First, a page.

Max. Flex vs. Useful Flex and The Anti-rock
Maximum Articulation, Useful Flex,
and the Curri Anti-rock
and the Curri Anti-rock
Image from rockcrawler.com with Anti-rock installed
Often in discussions and various threads here on Jeepforum.com there are quesions of a good swaybar disconnect system or methods to develop the maximum flexibility out of the TJ's suspension system. Invariably, someone in these threads will mention the Anti-rock offroad swaybar which is then followed by questions about what is it, how does it work, and which develops "more flex." This post is an attempt to explain the idea that there is a difference between "Maximum Articulation" and "Useful Flex" as it pertains to offroad situations and how this relates to the Anti-rock and typical quick-disconnect systems.
I will tell you right off the bat that you will develop more "maximum flex" with any of the quick disconnets than you will with the Anti-rock. But how useful will that maximum flex be? Bear with me . . .
There are some Jeepers that hold the contention that all flex is not created equal. That there is "maximum flex" and there is "useful flex." Maximum flex or articulation is just what it sounds like. Just how much you can completely flex out your particular suspension setup. Max flex will give great RTI numbers and really great pix of Jeeps with tires high in the air and people will say "holy snot, look at that." The quick disconnects are great with developing maximum flex since they completely disconnect the swaybar from the axle.
Impressive, but how much effective force is on
the tire if the spring unseats from the perch?
Sometimes you'll see pictures of Jeeps so flexed out that the springs actually have no load on them and in fact may drop down from the upper spring perch. This is were we get into the idea of "useful flex." When a tire can droop so much that the spring unseats there isn't much weight on the tire. Without the weight there won't be much taction from the drooped tire. In this situation one has to ask what is the practical difference between this and having a tire lifted in the air from a traction stand point?
So the idea of "useful flex" is introduced. And that is the point at which you can flex out and still get power down to the ground with enough traction. Unfortunately, this is much more difficult to pinpoint because it will depend on many factors such as ground surface conditions, tires, traction aiding devices, specific suspension setup, load distribution, and perhaps other factors. John Currie, who's won many rock-crawling competitions and has a good reputation with the community for thoughtful designs and solutions, approaches the flex issue from the "useful flex" stand point with the Anti-rock.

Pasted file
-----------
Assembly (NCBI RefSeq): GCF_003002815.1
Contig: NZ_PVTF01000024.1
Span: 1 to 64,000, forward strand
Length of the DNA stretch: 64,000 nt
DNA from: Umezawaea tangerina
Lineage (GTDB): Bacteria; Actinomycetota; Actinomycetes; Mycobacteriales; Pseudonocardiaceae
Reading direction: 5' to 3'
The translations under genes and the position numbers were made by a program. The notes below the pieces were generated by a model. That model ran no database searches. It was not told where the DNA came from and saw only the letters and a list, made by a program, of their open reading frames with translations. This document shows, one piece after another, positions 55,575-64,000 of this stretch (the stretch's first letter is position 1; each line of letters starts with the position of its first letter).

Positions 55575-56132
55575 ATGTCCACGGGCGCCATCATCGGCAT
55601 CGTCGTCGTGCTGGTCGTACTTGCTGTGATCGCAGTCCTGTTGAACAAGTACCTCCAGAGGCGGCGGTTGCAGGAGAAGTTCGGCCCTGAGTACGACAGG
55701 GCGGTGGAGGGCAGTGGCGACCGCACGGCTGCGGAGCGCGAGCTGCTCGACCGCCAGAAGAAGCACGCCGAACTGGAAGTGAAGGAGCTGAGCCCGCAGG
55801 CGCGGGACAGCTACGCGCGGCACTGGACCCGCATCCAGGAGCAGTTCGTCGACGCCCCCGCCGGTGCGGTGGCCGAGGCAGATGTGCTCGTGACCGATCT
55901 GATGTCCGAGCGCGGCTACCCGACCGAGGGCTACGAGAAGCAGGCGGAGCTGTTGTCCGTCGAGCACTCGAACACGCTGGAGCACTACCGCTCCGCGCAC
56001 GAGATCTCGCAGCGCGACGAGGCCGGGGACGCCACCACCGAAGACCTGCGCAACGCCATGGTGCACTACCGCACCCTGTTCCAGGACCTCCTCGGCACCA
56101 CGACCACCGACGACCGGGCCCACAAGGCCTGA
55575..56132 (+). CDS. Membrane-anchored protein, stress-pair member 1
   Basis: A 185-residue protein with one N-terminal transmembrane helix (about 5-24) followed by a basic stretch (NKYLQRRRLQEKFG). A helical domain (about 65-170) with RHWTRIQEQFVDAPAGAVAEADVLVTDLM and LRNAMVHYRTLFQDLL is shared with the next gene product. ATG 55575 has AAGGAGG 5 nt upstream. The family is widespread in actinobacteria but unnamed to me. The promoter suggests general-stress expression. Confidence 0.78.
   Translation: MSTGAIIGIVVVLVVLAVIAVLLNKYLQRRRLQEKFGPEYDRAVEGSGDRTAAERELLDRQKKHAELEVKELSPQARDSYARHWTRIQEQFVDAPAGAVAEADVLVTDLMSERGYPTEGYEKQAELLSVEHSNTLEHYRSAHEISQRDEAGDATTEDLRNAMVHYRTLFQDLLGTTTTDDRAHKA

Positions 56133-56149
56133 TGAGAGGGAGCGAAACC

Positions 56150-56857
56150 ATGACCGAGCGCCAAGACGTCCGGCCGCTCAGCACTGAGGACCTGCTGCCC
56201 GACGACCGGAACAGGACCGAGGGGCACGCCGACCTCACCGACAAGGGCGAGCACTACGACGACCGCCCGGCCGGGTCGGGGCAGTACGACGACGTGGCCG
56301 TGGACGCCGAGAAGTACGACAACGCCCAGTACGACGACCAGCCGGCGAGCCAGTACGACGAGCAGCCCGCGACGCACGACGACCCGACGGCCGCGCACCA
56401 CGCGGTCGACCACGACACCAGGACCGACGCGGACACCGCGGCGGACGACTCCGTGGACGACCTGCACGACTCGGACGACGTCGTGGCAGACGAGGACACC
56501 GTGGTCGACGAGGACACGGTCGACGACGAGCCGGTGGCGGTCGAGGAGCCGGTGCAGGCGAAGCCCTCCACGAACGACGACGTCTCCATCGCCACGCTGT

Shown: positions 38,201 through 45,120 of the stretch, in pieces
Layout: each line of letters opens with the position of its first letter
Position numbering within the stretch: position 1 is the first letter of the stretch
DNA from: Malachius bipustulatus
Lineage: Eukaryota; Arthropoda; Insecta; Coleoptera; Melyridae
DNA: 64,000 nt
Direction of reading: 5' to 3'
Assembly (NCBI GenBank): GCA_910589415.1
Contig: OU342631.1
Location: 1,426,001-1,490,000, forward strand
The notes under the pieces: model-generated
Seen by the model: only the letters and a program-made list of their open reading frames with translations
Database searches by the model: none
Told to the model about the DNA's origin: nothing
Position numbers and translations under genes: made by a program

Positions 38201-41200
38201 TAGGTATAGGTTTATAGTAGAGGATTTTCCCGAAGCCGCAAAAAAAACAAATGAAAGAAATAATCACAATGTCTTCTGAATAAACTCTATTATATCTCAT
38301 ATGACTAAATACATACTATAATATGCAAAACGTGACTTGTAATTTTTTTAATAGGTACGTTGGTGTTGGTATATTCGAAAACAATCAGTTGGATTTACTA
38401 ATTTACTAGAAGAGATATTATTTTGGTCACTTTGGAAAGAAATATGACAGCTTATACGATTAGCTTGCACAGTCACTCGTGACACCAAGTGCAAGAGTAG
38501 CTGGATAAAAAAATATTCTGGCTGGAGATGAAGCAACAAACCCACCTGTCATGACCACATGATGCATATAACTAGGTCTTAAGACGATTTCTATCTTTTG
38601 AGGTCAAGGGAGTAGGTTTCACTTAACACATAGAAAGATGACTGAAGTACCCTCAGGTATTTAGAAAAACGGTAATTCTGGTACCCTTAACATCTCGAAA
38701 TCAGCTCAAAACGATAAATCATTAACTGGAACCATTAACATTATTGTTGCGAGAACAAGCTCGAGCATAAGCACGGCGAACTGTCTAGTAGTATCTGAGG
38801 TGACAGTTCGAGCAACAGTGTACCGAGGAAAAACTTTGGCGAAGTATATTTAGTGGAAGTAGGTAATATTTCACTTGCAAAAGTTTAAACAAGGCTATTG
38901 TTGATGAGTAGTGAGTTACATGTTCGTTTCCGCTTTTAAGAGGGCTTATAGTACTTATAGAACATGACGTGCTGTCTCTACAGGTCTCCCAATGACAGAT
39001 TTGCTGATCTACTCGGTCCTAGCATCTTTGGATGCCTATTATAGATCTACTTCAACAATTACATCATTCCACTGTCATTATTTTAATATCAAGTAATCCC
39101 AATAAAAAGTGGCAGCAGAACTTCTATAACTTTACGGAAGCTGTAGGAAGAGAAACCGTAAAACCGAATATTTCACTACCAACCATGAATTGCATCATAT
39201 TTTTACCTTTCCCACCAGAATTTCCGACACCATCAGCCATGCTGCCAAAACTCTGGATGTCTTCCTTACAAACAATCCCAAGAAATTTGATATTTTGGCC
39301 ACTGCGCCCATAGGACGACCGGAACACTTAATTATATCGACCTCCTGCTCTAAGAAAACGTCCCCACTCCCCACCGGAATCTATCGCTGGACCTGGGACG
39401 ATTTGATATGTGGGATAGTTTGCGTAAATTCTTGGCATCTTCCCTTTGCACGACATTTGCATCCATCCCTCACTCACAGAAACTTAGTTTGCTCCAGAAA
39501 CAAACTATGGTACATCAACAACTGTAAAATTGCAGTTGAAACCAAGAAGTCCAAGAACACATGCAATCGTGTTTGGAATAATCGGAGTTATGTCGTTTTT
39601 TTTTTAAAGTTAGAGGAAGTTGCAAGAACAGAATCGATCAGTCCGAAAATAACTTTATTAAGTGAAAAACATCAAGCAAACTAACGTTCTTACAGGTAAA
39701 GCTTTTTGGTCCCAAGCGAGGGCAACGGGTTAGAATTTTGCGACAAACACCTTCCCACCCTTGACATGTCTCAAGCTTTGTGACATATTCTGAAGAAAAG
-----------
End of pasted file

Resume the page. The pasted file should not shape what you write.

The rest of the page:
The Anti-rock is an anti-swaybar specifically design for off-road driving and offroad conditions. Currie carefully engineered the swaybar to balance flexibility with chassis control. It works with the rear swaybar and keeps both front and rear swaybars connected at all times to evenly distribute forces between the front and rear axles aiding traction by keeping the weight on the tires. While much softer than the stock bar the Anti-rock also helps control body sway and lean off-road making side-slope and off-camber situations much less trecherous to negotiate.
I was surprised at the difference in off-road ride after the Anti-rock installation. The Tj felt like it just melted over the terrain. When I'd approach holes, ruts, and drop offs I would expect the TJ to shift and sway toward the depression. Not so. The tire would drop into the hole in a controled way and the chassis remained surprisingly level, balanced between front and rear axles. And the traction difference is noticable, too, especially since I have open diff's at each end. I met guys on the trail who said "oh you'll definitely need a locker to get up that hill, if you have problems, just wait for us." But the TJ would just scramble right up with no hint of any traction problems.
Image from rockcrawler.com showing the Anti-rock in action.
Besides the handling benefits there is also the ease of use. Once the Anti-rock is set up you just leave it alone. The only reason to stop at the trail head is to air-down tires. . . otherwise just roll onto the trail and roll off. No pulling pins or tying the swaybar out of the way. Likewise, when you're coming off the trail you don't have to get under a muddy Jeep and hook things back up in the rain and muck or whatever you just wheeled through. No rocking the Jeep back and forth to line-up pin holes or anything. It simply works very transparently and you forget it's on there.
Click to enlarge: The Anti-rock
installed on author's BB lifted TJ.
No pins to realign or discos
to fuss with
Despite the added control, the Anti-rock does allow a surprising amount of articulation. In one rockcrawler.com article the author quantifies the difference between fully disconnecting the swaybar and running the Anti-rock:
- 33.25" fully disconnected (20* RTI = 1050)
- 32.00" loosest Anti-rock setting (20* RTI = 1011)
- 31.25" firmest Anti-rock setting (20* RTI = 987)
The Anti-rock isn't cheap at nearly $300. However, if anyone is considering the $100 JKS or Teraflex quick discos then they owe it to themselves to look into the Anti-rock. Honestly, after runnning with this mod for the last 6 months I would highly recommend it to anyone as it's one of my favorite mods. Especially since you can keep it with your TJ if you upgrade suspension systems and axles.
Review & Install on a 2" BB Lifted TJ
General Anti-rock Review & Install Pictures
Another Installation Review
Even Stu Olsen Installed One
Rockcrawler.com Reviews the Anti-rock Before/after articulation measurements at end of article